It is time to implement Kyoto at home. | WWF

It is time to implement Kyoto at home.

Posted on 04 October 2002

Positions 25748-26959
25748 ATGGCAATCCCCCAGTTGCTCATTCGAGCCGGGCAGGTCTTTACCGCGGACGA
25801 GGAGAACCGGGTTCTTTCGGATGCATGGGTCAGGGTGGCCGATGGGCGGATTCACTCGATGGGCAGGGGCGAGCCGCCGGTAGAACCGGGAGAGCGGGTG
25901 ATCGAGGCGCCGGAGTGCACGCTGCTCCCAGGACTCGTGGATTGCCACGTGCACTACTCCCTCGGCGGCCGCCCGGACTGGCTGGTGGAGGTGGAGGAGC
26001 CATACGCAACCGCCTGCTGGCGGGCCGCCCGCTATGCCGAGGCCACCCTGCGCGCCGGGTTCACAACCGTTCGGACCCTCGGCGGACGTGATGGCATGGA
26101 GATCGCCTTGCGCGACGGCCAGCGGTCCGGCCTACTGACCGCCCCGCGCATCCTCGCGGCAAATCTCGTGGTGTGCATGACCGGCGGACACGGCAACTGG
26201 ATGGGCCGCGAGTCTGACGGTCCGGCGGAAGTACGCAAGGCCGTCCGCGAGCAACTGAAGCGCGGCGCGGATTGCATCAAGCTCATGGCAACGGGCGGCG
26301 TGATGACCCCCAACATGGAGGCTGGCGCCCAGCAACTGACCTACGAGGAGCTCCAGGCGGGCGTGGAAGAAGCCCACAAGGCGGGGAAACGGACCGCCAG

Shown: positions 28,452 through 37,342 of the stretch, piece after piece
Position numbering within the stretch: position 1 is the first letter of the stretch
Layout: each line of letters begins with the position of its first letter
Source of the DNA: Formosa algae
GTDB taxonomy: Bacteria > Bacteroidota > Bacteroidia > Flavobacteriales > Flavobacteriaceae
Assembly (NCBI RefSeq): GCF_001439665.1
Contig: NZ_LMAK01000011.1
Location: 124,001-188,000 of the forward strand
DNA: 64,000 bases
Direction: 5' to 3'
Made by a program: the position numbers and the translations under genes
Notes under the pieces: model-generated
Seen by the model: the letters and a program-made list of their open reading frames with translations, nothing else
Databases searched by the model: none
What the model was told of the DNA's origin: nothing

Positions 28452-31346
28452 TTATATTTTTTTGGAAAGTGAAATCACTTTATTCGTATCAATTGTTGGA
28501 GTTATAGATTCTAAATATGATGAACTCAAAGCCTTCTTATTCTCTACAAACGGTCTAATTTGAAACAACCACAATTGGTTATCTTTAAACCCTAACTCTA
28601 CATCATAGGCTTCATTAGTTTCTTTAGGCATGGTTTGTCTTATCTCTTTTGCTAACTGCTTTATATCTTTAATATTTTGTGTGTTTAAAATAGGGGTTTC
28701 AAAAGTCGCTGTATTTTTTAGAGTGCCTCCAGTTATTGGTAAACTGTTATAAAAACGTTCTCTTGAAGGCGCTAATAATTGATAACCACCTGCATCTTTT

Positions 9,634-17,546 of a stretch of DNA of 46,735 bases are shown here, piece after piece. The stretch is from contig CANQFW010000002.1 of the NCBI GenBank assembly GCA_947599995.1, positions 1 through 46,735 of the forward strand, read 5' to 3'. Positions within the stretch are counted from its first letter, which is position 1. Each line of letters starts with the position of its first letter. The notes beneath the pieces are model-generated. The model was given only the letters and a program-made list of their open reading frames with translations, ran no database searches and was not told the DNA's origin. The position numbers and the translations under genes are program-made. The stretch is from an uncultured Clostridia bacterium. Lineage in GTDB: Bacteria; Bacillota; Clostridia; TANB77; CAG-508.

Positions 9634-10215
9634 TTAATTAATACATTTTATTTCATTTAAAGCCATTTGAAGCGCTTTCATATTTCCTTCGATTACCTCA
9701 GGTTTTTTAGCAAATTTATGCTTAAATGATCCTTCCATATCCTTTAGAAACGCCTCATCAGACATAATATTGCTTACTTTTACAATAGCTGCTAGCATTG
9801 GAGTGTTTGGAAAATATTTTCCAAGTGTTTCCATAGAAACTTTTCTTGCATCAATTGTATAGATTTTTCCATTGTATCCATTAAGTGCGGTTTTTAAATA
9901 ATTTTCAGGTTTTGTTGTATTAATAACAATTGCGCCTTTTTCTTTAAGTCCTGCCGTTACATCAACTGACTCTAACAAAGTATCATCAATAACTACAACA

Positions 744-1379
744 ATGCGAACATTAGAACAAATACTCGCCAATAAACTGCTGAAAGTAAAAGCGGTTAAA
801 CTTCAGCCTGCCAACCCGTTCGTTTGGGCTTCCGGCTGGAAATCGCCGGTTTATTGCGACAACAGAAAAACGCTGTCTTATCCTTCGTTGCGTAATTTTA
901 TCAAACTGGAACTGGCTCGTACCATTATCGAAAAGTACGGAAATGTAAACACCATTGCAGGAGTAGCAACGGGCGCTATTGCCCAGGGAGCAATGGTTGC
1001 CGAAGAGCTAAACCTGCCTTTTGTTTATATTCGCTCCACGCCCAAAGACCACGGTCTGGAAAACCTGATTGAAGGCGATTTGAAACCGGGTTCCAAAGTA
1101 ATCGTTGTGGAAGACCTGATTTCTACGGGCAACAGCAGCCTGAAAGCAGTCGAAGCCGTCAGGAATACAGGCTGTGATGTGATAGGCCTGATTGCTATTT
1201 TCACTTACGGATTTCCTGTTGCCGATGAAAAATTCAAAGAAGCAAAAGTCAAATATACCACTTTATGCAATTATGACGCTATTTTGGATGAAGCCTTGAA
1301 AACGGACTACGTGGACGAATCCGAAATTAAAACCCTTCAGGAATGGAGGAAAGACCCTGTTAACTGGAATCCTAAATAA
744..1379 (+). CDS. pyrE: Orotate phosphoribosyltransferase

Dear environment, energy and industry ministers of the European Union, The announcements smade by the governments of Russia and Canada in Johannesburg mean that the Kyoto Protocol on climate change is likely to enter into force soon. With less than six years remaining until the beginning of the first commitment period, all industrialised countries must now focus their attention squarely on the implementation of domestic policies and measures designed to reduce their greenhouse gas emissions. Current trends in greenhouse gas emissions show, however, that the EU as a whole and most Member States are presently not on course to meet their first Kyoto Protocol commitment period targets. While some Member State governments have unilaterally begun to put policies into place, many more have not and appear to be relying heavily on the adoption of EU wide policies and measures to help achieve their national emission targets. One of the key components of this European climate policy framework is the planned Europe-wide “Cap-and-Trade” system, commonly referred to as “Emissions trading”. As this is currently at an advanced stage of discussion, we urge you to ensure that the present weaknesses are eliminated from the proposal and that the scheme’s environmental effectiveness is reinforced. Only a robust framework will guarantee that the sectors covered make a genuine contribution towards meeting the EU’s Kyoto commitments and allow the implementation of equivalent policies in other areas of the economy. We agree with the Commission’s proposal to focus on a mandatory CO2 Cap-and-Trade System for all energy-intensive industries and the entire power sector with no exemptions. Allowing opt-outs would render the system useless, with the market dominated by sellers. However, the following elements must also form a key part of the scheme if it is to achieve its objectives:  Mandatory participation from 2005; voluntary participation will not promote the needed early investments or generate much practical experience of the policy.  Challenging and mandatory sectoral caps for all participants, established in a transparent manner and reflecting the large emissions reductions potentials in the energy-intensive industry and the power sector.  Uniform EU auctioning as the method for allocating permits, to provide an incentive for early action to improve energy efficiency and the use of renewable energy; if part of the allowances are to be freely allocated rewarding early action could be achieved by setting the base year at 1990, i.e. the Kyoto Protocol base year.  A rigorous and transparent compliance system that provides a clear incentive to timely compliance, based on a strong penalty for non-compliance.  The exclusion of Kyoto trading and project credits from EU trading. If either Hot Air or low quality project credits enter the system, the scheme will become almost worthless as a tool for domestic emissions reductions. In addition, no banking of allowances between the pilot (2005-7) and Kyoto commitment phases of the scheme should occur.  The system must ensure compatibility with other domestic measures such as ecological tax reform or support for renewable energy support and cogeneration. It should also not weaken the effectiveness of existing legislation on other environmental problems. Indeed, it should be emphasized that in focusing on a Cap-and-Trade policy here, we are not implying diminished support for the many other important climate policies. Rather, we see a strong EU emissions trading system as part of an integrated package of policies and measures and do not want the opportunity presented by this legislation to be squandered. During the year-long discussion of the Commission’s proposed directive, we have witnessed a concerted campaign of opposition to a Cap-and-Trade System by the industries of a number of Member States, while at the same time they and others have sought to water down almost every provision. This appears to be based on the idea that a failure to implement and emissions trading system will allow them to get away with “softer” policies. This king of thinking is both misguided and irresponsible in the context of climate change. Current Kyoto commitments require that action be taken by these sectors now, but even these are only the very first step. Much deeper cuts must come after 2012. Emissions trading offers industries an opportunity to reduce substantially the cost of their contribution to meeting Europe’s Kyoto commitment and, if designed correctly, can provide a clear incentive to early investment for the future. The alternative can only be mandatory technology standards, carbon taxes and enforced reductions across the board; business-as-usual is not an option. We believe that a uniform mandatory, credible,ambitious and transparent Cap-and-Trade System could become a cornerstone of European climate policy, and demonstrate the EU’s determination to deliver on its international pro-Kyoto rhetoric. A weak system, full of loopholes, would achieve just the opposite. It is time for the EU to live up to its green credentials at home. As representatives of their respective organisations Karla Schoeters Director, Climate Action Network (CAN) Europe Kate Hampton International Climate Campaigner, Friends of the Earth Europe Stephan Singer Head of European Climate and Energy Policy Unit – WWF International John Lanchbery Head of Climate Change Policy RSPB/Birdlife Contact: CAN Europe, rue de la Charité 48, 1210 Brussels, Belgium Telephone: +32 2 229 5220 Fax: +32 2 229 5229